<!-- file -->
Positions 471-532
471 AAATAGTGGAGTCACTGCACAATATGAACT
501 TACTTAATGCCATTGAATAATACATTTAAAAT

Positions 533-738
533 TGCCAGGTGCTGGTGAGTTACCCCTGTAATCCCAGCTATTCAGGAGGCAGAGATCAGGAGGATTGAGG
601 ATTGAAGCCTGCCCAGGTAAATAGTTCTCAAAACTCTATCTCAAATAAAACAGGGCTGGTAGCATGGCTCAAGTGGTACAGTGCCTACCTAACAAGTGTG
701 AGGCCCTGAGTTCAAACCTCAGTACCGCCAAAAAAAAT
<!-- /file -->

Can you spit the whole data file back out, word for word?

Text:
Positions 471-532
471 AAATAGTGGAGTCACTGCACAATATGAACT
501 TACTTAATGCCATTGAATAATACATTTAAAAT

Positions 533-738
533 TGCCAGGTGCTGGTGAGTTACCCCTGTAATCCCAGCTATTCAGGAGGCAGAGATCAGGAGGATTGAGG
601 ATTGAAGCCTGCCCAGGTAAATAGTTCTCAAAACTCTATCTCAAATAAAACAGGGCTGGTAGCATGGCTCAAGTGGTACAGTGCCTACCTAACAAGTGTG
701 AGGCCCTGAGTTCAAACCTCAGTACCGCCAAAAAAAAT